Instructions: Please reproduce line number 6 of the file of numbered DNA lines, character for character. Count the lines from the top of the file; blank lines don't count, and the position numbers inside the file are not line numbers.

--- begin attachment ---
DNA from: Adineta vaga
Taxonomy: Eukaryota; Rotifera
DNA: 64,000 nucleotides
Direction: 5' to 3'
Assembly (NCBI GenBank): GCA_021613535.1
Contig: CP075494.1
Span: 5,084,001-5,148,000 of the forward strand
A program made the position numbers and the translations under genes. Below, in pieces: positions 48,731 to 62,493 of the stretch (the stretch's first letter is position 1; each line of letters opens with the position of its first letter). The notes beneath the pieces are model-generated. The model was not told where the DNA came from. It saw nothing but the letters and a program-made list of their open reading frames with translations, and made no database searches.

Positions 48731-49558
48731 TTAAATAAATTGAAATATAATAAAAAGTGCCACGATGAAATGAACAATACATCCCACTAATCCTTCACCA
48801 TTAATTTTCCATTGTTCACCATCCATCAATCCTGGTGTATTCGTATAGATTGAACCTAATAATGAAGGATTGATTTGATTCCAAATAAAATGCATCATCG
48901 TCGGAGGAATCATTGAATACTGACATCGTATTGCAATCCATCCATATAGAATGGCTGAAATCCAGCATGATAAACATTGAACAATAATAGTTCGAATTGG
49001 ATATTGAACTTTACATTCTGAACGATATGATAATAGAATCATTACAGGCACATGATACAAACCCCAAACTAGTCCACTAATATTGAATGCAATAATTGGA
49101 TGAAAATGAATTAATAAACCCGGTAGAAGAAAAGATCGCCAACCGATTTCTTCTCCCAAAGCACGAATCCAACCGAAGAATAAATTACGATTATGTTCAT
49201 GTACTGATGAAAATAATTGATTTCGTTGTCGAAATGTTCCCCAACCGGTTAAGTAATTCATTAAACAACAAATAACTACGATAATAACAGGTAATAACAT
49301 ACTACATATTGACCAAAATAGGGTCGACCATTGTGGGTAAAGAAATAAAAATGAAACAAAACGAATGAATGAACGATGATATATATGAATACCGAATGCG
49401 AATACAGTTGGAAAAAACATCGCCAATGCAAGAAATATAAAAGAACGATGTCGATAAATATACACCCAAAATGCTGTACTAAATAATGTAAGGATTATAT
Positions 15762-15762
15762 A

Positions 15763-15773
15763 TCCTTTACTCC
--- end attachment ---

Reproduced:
Contig: CP075494.1